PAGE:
A new threat to seamen in Nigeria. Meet Mr Alex Davies.
If a legal battle to reclaim the stolen gasoil cargo from Anuket Emerald is successful, it will be the first time this has happened and may signal a new way to cope with piracy in West Africa, according to Stephenson Harwood partner in marine insurance and international trade Alex Davies.
The pirates seized the cargo documents, disabled the communications and the name of the vessel was partly painted out so it read Rald. After the discharge of the gasoil, this hijack could easily have followed the same pattern as those before it. However, the second officer, who was brought up from the mess to assist with navigation, caught a glimpse of the ship-to-ship transfer vessel and noted it had an orange hull with a round funnel.
Intelligence firm Gray Page pinpointed one such vessel that had discharged a gasoil cargo at a jetty in Lagos. The documents submitted to the jetty showed it had loaded from a vessel named Ralb. Nigerian authorities were alerted and they seized the cargo.
Mr Davies said there were things shipowners could be doing to aid detection in the future.
“Swift identification of the vessel is key so it can be arrested prior to discharge. In this case, we were extremely lucky the second officer had a glimpse of the STS vessel and that its characteristics were distinctive.”
Solutions include a small hidden GPS transmitter with a dedicated power source and an embedded time camera proving the identification of the bandit vessel.
These would need to be fitted without the knowledge of the crew, as there is a risk that pirates will torture seafarers until they reveal the location of any devices.
Gray Page has recently attended a vessel in dry dock that was having this kit fitted.
Mr Davies said this was evidence that owners were becoming more aware of these options.
Lloyd’s List recently revealed the Economic Council of West African States has provisionally agreed to allow foreign private maritime security companies to operate in its territorial waters.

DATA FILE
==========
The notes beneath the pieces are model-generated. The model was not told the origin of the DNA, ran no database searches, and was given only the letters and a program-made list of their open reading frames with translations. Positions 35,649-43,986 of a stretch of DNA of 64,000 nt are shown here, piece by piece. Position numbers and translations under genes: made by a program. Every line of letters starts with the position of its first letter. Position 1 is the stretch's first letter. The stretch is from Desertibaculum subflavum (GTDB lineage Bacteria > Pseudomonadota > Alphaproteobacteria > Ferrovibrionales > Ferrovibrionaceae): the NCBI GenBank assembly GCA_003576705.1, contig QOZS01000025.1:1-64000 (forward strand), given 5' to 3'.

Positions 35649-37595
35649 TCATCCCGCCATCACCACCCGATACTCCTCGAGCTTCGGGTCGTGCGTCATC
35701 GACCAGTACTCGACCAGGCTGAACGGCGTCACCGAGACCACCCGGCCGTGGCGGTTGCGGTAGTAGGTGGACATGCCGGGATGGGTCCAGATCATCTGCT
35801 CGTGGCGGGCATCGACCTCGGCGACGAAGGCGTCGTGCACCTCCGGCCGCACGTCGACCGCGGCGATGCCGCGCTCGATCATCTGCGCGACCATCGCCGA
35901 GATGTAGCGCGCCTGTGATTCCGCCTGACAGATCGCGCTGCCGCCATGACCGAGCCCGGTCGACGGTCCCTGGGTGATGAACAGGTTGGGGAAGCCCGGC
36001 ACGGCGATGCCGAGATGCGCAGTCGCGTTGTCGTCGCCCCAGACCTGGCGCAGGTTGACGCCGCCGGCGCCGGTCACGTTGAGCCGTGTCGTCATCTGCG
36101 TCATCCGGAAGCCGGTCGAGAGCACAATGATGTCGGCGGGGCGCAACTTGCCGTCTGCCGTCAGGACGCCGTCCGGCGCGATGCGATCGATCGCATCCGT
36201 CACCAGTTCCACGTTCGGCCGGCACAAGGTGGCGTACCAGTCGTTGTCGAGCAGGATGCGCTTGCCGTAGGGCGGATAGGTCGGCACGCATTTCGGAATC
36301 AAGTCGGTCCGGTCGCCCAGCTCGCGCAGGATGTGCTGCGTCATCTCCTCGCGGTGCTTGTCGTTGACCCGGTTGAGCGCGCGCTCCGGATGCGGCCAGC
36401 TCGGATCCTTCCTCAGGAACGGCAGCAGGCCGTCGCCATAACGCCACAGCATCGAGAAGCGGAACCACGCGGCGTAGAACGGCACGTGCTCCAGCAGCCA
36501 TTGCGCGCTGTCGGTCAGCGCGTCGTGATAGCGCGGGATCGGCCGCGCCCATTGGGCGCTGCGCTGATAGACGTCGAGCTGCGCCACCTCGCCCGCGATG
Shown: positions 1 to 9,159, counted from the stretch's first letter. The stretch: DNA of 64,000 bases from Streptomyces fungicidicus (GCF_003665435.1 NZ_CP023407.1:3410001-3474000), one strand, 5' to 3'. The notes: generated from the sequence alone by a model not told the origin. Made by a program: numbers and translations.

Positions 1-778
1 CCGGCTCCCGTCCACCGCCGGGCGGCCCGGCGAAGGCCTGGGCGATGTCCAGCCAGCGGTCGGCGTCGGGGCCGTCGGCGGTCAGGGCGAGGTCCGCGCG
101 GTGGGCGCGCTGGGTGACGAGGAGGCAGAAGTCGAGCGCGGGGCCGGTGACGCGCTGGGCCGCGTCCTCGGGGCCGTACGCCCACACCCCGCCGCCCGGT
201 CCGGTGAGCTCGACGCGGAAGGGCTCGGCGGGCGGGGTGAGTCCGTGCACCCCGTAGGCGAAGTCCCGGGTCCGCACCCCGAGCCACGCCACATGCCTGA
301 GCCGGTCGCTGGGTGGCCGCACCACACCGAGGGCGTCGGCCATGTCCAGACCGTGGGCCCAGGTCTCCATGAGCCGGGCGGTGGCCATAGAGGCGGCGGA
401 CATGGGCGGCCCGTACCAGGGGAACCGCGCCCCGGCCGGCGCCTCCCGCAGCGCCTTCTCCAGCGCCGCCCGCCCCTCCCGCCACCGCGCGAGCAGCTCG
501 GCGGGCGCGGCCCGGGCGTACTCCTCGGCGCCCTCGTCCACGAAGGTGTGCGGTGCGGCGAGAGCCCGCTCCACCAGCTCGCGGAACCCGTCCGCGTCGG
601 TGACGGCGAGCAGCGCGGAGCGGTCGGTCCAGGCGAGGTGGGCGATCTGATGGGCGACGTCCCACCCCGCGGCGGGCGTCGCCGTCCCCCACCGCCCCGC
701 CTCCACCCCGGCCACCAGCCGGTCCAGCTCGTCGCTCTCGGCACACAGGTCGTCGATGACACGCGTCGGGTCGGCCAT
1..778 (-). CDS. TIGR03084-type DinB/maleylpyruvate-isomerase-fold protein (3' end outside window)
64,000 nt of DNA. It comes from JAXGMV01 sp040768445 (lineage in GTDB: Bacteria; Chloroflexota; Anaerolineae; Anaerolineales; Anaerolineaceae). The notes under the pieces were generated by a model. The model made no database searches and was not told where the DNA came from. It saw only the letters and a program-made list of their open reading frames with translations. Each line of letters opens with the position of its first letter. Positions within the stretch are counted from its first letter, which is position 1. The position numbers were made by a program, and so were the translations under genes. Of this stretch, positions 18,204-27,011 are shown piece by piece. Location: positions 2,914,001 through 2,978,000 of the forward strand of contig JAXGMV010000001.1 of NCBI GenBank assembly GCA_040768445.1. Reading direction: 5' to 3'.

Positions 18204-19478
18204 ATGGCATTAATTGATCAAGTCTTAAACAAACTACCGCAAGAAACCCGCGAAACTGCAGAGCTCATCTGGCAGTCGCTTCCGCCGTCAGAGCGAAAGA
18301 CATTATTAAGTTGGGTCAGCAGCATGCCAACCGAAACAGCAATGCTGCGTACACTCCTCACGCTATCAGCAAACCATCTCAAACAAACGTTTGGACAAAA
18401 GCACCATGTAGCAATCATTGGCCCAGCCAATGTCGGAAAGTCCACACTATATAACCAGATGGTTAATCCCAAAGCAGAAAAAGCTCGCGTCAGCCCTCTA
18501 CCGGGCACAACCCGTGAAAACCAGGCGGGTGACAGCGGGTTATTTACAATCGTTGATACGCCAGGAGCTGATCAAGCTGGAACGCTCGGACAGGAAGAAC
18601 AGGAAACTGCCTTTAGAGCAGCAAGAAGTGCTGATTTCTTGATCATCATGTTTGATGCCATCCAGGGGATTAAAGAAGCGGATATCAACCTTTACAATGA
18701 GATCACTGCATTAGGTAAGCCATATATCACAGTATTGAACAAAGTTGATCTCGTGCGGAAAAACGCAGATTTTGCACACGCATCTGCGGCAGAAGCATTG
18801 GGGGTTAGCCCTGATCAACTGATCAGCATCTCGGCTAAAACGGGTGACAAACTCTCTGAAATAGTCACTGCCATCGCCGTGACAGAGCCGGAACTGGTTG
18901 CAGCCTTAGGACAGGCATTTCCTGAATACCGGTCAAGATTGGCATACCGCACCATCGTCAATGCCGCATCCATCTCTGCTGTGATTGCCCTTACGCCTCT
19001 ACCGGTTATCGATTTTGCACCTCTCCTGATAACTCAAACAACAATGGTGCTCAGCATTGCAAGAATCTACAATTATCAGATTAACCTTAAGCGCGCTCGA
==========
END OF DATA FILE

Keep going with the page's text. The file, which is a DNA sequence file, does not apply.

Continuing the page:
However, from his experience in the area, Mr Davies said this move would be “completely irrelevant as the small product tankers that are being targeted will not employ armed guards”.
“The answer here is to cut the revenue stream,” he said.
“Our experience with Anuket Emerald proves armed guards are not the answer. I am bemused why more operators are not fitting this equipment already.”
Mr Alex Davies and the likes of him, including Gray Page firm, doom sailors to tortures, because Nigerian pirates, who are no fools, will take a note of a new device and surely, they’ll do their best to locate and destroy it. I don’t think pirates will believe the crew has no idea where the device is hidden, at the very least the crew may pinpoint most suitable spots for it. Stolen cargo is worth millions, enough dough for criminals to start doing things they’ve never been doin before, like setting ablaze superstructure or the whole vessel, just to get rid of video and transmitter. Pirates don’t care what happens to the crew, and why should they care more than Mr Davies, his partners and the likes of them, who don’t give a damn for seamen.
Anuket Emerald hijack news:
British tanker Anuket Emerald was hijacked by pirates and released 5 days later
Friday, August 24, 2012British tanker Anuket Emerald was hijacked by pirates and released 5 days later, presumably part of vessel’s cargo was stolen. Anuket Emerald was declared unreported in Gulf of Guinea, last known position 05.50N 001.14E at around 18:00 UTC August 18 2012, near the Ghana sea border. AIS signal disappeared simultaneously from several AIS websites. Vessel was declared as unreported, all vessels in the area advised to search and report if tanker is spotted. Vessel was en route from Cotonou Benin, to Lome offshore facilities. Crew was 18 of Russian and Filipino nationalities. Norbulk latest press-release: At 2048(UK time) on 23/08/2012, Norbulk received a satellite communication message from the vessel Anuket Emerald. Subsequent verbal correspondence between the vessel Master and Norbulk Operations personnel confirmed all 18 persons on board safe and well.